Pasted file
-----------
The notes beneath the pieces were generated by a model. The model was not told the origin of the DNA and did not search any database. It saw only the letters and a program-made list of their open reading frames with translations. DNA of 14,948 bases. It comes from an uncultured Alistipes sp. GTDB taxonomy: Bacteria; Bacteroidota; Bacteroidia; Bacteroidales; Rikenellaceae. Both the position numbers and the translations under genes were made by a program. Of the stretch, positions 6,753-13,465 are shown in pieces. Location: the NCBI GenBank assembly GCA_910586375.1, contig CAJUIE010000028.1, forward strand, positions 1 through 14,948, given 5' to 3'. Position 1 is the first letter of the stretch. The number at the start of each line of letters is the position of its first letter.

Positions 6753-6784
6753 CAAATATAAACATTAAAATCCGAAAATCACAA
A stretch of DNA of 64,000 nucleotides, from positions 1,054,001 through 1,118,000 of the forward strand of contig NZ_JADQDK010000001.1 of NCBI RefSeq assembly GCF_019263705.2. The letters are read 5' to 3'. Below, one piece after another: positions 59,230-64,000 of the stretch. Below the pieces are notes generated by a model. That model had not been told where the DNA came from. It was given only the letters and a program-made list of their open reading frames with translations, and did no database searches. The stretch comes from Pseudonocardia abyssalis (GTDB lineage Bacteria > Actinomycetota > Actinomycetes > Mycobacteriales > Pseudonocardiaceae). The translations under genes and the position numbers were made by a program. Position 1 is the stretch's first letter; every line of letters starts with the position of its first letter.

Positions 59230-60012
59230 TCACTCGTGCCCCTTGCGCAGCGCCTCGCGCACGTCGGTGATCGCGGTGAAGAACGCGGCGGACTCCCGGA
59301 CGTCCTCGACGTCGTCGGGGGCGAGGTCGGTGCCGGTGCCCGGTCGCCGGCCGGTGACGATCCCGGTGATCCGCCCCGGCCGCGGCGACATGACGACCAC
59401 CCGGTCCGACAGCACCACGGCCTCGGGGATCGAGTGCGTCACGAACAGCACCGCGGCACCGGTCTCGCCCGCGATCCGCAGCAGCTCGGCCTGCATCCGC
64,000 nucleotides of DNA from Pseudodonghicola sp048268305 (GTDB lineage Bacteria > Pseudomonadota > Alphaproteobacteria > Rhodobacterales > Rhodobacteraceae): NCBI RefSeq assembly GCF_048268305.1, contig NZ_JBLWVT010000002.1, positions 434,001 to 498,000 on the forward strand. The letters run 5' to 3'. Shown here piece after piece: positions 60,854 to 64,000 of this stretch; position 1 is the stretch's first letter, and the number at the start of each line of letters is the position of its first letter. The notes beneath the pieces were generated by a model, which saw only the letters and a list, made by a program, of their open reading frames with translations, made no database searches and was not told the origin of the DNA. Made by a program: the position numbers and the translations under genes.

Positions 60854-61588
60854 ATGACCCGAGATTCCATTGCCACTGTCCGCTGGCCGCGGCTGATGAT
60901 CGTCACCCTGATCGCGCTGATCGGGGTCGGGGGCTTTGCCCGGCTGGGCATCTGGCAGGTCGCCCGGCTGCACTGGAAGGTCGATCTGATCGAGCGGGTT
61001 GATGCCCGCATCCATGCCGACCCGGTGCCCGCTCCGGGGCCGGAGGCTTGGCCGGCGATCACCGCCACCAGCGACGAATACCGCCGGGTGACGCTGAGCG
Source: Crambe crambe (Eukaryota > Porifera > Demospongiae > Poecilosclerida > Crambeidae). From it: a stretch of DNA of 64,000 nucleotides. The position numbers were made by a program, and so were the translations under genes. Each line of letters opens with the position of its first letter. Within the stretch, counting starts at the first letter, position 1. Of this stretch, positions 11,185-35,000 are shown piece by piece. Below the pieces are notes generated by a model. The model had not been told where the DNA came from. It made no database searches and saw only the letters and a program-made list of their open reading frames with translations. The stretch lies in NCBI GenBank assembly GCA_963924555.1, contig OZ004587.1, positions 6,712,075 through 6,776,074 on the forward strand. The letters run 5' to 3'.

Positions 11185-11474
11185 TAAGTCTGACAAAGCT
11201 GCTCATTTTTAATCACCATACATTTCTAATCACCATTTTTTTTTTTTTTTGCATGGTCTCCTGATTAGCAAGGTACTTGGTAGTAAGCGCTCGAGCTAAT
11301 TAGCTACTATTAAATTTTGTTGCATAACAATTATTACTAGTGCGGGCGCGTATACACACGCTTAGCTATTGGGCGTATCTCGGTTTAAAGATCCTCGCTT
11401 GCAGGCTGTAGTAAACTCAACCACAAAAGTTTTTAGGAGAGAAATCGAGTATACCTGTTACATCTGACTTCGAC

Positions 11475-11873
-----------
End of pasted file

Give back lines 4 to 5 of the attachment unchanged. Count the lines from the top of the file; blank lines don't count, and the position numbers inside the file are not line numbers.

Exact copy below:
A stretch of DNA of 64,000 nucleotides, from positions 1,054,001 through 1,118,000 of the forward strand of contig NZ_JADQDK010000001.1 of NCBI RefSeq assembly GCF_019263705.2. The letters are read 5' to 3'. Below, one piece after another: positions 59,230-64,000 of the stretch. Below the pieces are notes generated by a model. That model had not been told where the DNA came from. It was given only the letters and a program-made list of their open reading frames with translations, and did no database searches. The stretch comes from Pseudonocardia abyssalis (GTDB lineage Bacteria > Actinomycetota > Actinomycetes > Mycobacteriales > Pseudonocardiaceae). The translations under genes and the position numbers were made by a program. Position 1 is the stretch's first letter; every line of letters starts with the position of its first letter.

Positions 59230-60012